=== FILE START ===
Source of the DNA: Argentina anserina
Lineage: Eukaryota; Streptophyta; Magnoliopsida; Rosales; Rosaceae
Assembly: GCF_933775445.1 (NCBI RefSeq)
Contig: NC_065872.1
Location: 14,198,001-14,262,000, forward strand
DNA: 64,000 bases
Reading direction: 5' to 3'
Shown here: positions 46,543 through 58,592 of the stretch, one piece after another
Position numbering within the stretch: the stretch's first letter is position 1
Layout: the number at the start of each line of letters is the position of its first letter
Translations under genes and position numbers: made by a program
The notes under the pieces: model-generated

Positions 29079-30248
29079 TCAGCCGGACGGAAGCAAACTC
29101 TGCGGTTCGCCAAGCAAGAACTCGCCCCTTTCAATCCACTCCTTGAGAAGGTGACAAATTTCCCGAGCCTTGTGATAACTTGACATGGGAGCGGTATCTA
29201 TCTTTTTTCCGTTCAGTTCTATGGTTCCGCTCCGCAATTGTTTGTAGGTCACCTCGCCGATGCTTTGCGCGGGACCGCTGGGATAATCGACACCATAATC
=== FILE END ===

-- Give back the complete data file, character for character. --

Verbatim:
Source of the DNA: Argentina anserina
Lineage: Eukaryota; Streptophyta; Magnoliopsida; Rosales; Rosaceae
Assembly: GCF_933775445.1 (NCBI RefSeq)
Contig: NC_065872.1
Location: 14,198,001-14,262,000, forward strand
DNA: 64,000 bases
Reading direction: 5' to 3'
Shown here: positions 46,543 through 58,592 of the stretch, one piece after another
Position numbering within the stretch: the stretch's first letter is position 1
Layout: the number at the start of each line of letters is the position of its first letter
Translations under genes and position numbers: made by a program
The notes under the pieces: model-generated

Positions 29079-30248
29079 TCAGCCGGACGGAAGCAAACTC
29101 TGCGGTTCGCCAAGCAAGAACTCGCCCCTTTCAATCCACTCCTTGAGAAGGTGACAAATTTCCCGAGCCTTGTGATAACTTGACATGGGAGCGGTATCTA
29201 TCTTTTTTCCGTTCAGTTCTATGGTTCCGCTCCGCAATTGTTTGTAGGTCACCTCGCCGATGCTTTGCGCGGGACCGCTGGGATAATCGACACCATAATC